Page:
Upper-Division Seminar: Cannibalism in American Literary Culture

Course Number: ENGL 197
Prerequisites: Upper-division standing, English majors only
Advisory Enrollment Information: This course cannot be repeated and is limited to upper-division English majors only.
Catalog Course Entry: ENGL 197
Quarter: Spring 2011
Instructor: Blurton, Heather
Day(s): R
Time: 5:00 PM - 7:50 PM
Location: SH 2617
Description:

This course cannot be repeated and is limited to upper-division English majors only.
“Cannibalism is always symbolic, even when it is real” (Sahlins, “Cannibals and Kings,” 1960)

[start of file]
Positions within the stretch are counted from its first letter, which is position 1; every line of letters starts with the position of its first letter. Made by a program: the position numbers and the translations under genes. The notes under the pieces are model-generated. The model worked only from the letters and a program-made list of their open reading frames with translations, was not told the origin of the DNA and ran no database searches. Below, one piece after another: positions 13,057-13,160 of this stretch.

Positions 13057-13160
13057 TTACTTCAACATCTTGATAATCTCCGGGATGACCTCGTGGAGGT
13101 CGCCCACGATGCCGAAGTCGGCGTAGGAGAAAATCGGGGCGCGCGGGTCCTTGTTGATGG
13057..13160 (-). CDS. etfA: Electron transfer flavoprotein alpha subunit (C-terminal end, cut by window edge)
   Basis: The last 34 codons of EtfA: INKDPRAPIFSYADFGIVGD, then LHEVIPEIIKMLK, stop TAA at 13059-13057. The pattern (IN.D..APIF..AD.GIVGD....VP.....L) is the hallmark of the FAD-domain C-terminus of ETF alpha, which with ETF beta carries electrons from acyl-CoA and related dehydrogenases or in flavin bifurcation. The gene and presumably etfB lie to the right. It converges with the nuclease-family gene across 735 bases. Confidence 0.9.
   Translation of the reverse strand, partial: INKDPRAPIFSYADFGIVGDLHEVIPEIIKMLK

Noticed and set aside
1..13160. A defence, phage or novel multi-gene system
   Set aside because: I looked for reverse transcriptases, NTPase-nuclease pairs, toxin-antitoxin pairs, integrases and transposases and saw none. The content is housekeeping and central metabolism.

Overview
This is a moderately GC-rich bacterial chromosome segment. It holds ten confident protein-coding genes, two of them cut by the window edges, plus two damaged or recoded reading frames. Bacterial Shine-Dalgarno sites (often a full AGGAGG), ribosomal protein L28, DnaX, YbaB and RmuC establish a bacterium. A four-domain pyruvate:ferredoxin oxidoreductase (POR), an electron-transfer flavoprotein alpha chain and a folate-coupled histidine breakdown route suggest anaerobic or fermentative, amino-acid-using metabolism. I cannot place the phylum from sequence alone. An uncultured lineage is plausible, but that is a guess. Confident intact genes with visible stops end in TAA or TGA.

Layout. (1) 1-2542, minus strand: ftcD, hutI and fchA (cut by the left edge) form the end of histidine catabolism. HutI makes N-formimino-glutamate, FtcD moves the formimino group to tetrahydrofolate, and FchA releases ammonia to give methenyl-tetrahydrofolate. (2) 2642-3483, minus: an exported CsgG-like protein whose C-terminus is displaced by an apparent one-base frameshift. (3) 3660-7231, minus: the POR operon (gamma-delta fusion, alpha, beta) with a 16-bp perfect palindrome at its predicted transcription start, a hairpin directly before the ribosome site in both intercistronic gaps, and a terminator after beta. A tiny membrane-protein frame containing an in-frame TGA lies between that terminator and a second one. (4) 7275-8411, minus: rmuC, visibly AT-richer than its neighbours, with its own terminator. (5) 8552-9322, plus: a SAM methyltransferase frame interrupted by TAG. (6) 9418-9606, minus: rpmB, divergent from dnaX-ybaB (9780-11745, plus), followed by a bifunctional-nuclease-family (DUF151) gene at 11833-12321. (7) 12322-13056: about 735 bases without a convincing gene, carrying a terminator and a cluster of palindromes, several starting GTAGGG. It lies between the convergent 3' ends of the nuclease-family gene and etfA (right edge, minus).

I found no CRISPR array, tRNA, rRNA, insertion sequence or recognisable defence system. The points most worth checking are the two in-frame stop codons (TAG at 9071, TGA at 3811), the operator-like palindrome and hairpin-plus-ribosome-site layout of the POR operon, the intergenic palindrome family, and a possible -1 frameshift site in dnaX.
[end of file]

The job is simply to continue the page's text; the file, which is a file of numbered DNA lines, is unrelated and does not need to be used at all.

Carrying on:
This course will consider the efflorescence of cannibal-themed novels in the 1980s in the context of theorizations of literary cannibalism, as well as anthropological approaches, and the American literary tradition of representing cannibalism. We will focus on the way in which the cannibal trope remains continually and uniquely useful to American writers. For example: cannibalism is used from the earliest periods (Columbus) through the 19th century to theorize empire and conquest (Typee); in the 1950s to theorize ‘deviant sexuality’ (Suddenly Last Summer, Love Among the Cannibals); in the 1980s to theorize excessive consumption of corporate culture; in the new millennium to frame apocalyptic fears. The core readings are a series of novels from the 1980s, which transform earlier instantiations of the trope of cannibalism into vigorous modes of cultural critique.